AWS Glue
Developer Guide

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Tutorial: Creating a Machine Learning Transform with AWS Glue

This tutorial guides you through the actions to create and manage a machine learning (ML) transform using AWS Glue. Before using this tutorial, you should be familiar with using the AWS Glue console to add crawlers and jobs and edit scripts. You should also be familiar with finding and downloading files on the Amazon Simple Storage Service (Amazon S3) console.

In this example, you create a FindMatches transform to find matching records, teach it how to identify matching and nonmatching records, and use it in an AWS Glue job. The AWS Glue job writes a new Amazon S3 file with an additional column named match_id.

The source data used by this tutorial is a file named dblp_acm_records.csv. This file is a modified version of academic publications (DBLP and ACM) available from the original DBLP ACM dataset. The dblp_acm_records.csv file is a comma-separated values (CSV) file in UTF-8 format with no byte-order mark (BOM).

A second file, dblp_acm_labels.csv, is an example labeling file that contains both matching and nonmatching records used to teach the transform as part of the tutorial.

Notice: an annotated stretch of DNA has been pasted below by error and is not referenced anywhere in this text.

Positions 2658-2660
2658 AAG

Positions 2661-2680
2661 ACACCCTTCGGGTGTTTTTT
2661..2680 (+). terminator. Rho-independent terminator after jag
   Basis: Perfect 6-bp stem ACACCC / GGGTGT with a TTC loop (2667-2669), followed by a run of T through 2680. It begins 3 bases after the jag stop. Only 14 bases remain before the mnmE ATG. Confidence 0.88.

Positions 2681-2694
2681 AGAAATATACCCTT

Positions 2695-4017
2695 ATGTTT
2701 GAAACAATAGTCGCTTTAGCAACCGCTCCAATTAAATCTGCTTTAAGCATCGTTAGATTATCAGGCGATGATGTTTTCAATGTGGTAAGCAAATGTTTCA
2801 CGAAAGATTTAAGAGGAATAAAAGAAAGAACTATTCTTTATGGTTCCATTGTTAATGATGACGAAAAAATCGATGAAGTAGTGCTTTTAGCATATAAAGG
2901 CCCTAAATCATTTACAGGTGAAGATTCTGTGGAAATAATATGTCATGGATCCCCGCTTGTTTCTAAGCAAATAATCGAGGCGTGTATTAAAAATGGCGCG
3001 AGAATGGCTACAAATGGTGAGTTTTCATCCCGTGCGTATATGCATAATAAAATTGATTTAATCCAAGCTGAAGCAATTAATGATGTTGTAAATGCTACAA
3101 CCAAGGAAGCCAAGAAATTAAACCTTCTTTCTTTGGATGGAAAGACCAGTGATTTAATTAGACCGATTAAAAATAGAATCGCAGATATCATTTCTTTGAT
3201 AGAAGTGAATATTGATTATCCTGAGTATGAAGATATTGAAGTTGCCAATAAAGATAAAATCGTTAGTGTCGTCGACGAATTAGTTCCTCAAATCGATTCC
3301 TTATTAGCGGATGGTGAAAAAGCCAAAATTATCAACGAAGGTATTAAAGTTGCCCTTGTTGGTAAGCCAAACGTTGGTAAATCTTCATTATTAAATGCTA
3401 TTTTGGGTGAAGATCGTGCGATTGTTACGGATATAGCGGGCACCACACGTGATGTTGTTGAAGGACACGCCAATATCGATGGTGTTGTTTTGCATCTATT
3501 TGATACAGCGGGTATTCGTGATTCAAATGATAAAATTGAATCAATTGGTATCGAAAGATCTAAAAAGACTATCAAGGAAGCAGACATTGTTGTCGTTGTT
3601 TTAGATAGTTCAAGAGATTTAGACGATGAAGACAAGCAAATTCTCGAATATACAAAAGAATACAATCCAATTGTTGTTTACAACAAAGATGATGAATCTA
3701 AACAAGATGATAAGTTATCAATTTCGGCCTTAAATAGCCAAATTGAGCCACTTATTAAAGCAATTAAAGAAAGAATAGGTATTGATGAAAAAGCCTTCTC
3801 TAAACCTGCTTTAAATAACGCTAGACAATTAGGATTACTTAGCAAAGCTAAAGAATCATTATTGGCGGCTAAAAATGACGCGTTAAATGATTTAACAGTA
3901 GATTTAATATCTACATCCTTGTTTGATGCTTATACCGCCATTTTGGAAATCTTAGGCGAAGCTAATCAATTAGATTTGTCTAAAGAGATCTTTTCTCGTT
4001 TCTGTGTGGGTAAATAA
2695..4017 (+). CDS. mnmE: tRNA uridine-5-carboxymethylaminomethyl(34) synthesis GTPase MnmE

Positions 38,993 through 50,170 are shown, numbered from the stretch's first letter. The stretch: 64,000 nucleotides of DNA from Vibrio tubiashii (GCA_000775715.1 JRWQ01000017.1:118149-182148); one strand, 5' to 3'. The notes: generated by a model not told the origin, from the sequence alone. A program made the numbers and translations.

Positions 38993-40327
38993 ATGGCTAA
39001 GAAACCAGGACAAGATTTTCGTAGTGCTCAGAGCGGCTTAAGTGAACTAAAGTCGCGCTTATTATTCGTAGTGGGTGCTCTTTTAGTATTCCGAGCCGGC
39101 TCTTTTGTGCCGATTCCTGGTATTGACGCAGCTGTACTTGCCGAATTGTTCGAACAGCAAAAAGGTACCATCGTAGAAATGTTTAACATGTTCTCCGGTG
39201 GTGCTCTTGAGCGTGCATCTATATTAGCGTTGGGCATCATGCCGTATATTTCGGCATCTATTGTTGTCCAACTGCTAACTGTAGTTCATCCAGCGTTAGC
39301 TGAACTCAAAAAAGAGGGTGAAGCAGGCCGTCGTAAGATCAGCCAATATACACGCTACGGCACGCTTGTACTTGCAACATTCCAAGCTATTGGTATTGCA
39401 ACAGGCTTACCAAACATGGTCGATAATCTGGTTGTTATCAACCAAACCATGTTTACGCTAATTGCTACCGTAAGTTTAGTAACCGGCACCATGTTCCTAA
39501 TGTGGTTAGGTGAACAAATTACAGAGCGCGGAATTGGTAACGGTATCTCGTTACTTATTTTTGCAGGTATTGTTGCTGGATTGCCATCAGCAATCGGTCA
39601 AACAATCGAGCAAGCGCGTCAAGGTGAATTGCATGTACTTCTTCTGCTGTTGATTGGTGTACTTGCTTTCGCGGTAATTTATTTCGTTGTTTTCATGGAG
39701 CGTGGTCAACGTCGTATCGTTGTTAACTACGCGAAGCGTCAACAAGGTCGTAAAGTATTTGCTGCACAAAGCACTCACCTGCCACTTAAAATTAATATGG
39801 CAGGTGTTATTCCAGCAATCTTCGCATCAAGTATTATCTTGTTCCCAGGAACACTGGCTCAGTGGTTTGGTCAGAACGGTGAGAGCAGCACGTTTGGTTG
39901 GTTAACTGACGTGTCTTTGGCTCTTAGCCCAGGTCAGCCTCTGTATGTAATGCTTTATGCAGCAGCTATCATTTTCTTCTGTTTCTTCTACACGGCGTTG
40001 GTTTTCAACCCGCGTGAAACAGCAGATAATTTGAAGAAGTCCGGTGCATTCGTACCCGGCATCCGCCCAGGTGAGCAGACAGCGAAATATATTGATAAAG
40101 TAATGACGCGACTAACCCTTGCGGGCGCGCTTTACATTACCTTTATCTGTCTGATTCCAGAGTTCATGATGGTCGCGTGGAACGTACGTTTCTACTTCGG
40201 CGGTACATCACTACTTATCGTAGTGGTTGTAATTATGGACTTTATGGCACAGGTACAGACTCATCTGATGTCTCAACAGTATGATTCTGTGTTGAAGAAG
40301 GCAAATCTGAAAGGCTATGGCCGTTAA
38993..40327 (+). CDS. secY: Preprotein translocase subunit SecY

Step 1: Crawl the Source Data

First, crawl the source Amazon S3 CSV file to create a corresponding metadata table in the Data Catalog.

Important

To direct the crawler to create a table for only the CSV file, store the CSV source data in a different Amazon S3 folder from other files.

  1. Sign in to the AWS Management Console and open the AWS Glue console at https://console.aws.amazon.com/glue/.

  2. In the navigation pane, choose Crawlers, Add crawler.

  3. Follow the wizard to create and run a crawler named demo-crawl-dblp-acm with output to database demo-db-dblp-acm. When running the wizard, create the database demo-db-dblp-acm if it doesn't already exist. Choose an Amazon S3 include path to sample data in the current AWS Region. For example, for us-east-1, the Amazon S3 include path to the source file is s3://ml-transforms-public-datasets-us-east-1/dblp-acm/records/dblp_acm_records.csv.